The marriage chapter was quite funny. It seems the "happy" couple got swindled into the marriage by Mr Veneering. Do you think he knew they both had no money, no prospects, and were thinking each other had money and pretige? why would he want this marriage? They seem to be bent on extracting a kind of revenge on the Veneerings. That wedding scene was something, the descriptions of the guests was laughable. I think the Lammeles will work together well and maybe....find love???? I also loved the Shares rant, Susanna. Saw shades of today for sure. (occupy Wall Street and all!)


message 6: by Nina (new)

Nina (ninarg) | 106 comments I also wondered why Veneering would swindle Alfred and Sophronia into marriage. Veneering wouldn't gain anything by it, would he?


Marialyce (absltmom, yaya) Nothing that I can see, Nina. His whole personna is a bit stange don't you think, although I do like him.

The only thing I do not like is his calling Esther the old woman. Isn't that somewhat insulting or is he trying to be humorous?


Susanna - Censored by GoodReads (susannag) | 604 comments Well, I'm waiting to see if he gains anything from it; because it wasn't told from his perspective at all. Interesting question.


message 9: by LauraT (new)

LauraT (laurata) | 495 comments Nina wrote: I also wondered why Veneering would swindle Alfred and Sophronia into marriage. Veneering wouldn't gain anything by it, would he?

I don't think that they swindled anyone: they're so superficial that they both belived them to be what they proclaimed. They're too self centred to go deep into things!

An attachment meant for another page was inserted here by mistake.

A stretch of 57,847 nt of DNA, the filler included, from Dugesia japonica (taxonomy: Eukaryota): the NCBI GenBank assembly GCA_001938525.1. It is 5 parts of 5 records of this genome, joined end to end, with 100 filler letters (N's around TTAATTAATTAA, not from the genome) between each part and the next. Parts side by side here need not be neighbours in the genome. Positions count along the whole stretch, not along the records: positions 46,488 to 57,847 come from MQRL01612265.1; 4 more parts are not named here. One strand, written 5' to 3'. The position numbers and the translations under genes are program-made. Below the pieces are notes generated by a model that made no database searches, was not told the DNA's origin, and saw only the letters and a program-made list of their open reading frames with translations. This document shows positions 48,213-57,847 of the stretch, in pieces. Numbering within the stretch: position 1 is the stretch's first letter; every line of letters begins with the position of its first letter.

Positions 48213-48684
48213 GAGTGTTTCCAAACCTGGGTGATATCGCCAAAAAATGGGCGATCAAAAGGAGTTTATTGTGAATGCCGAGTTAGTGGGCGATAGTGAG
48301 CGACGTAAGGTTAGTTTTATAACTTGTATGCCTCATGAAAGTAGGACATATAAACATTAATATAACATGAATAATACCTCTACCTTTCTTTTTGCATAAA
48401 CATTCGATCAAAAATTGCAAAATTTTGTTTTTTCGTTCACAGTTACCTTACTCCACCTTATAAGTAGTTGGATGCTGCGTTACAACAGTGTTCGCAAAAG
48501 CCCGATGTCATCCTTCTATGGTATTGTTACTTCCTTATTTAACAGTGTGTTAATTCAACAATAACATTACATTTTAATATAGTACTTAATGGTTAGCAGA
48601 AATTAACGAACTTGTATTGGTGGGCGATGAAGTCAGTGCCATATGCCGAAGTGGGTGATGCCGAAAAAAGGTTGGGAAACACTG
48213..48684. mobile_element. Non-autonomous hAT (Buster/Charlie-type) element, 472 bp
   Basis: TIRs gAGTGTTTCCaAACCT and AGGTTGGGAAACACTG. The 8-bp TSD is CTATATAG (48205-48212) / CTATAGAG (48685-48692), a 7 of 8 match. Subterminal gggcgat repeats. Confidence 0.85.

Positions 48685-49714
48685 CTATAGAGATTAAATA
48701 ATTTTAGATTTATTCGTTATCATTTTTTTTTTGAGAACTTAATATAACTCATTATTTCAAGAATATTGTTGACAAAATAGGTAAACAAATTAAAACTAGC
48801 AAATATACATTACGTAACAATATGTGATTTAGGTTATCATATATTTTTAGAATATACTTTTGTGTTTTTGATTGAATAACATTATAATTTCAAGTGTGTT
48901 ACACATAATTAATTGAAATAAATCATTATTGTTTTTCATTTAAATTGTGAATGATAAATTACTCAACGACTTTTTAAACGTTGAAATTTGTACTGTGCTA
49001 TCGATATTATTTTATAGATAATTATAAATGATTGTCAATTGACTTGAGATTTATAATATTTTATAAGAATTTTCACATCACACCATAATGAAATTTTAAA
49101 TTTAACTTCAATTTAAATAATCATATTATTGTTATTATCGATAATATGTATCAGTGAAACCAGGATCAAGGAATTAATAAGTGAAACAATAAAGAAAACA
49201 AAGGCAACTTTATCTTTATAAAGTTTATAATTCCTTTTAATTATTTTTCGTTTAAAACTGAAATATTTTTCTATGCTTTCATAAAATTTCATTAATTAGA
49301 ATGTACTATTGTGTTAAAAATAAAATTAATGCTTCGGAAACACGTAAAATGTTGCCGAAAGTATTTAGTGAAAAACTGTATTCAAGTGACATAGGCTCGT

message 10: by SarahC (new)

SarahC (sarahcarmack) | 1418 comments I am impressed by the Boffins after Noddy's consultation with Mortimer. He and Mrs. Boffin are of quite some worth. A lower class couple with no education, working for years for this Harmon, who was basically a cruel man. They weren't afraid to challenge him or stand up to him about things -- at one time he even struck Mrs. B's bonnet off her head, he got so made at her.

And the two of them were the only ones who saw the coldness and treatment of the Harmon children. They really shared an emotional bond with John Harmon that never went away -- the only "parental" love that he had left.

I guess this is what attracts me to Dickens. He presents imperfect, odd characters, who make unusual decisions, eccentric, etc., but he shows that heart, emotions, longing, etc. exists within these characters.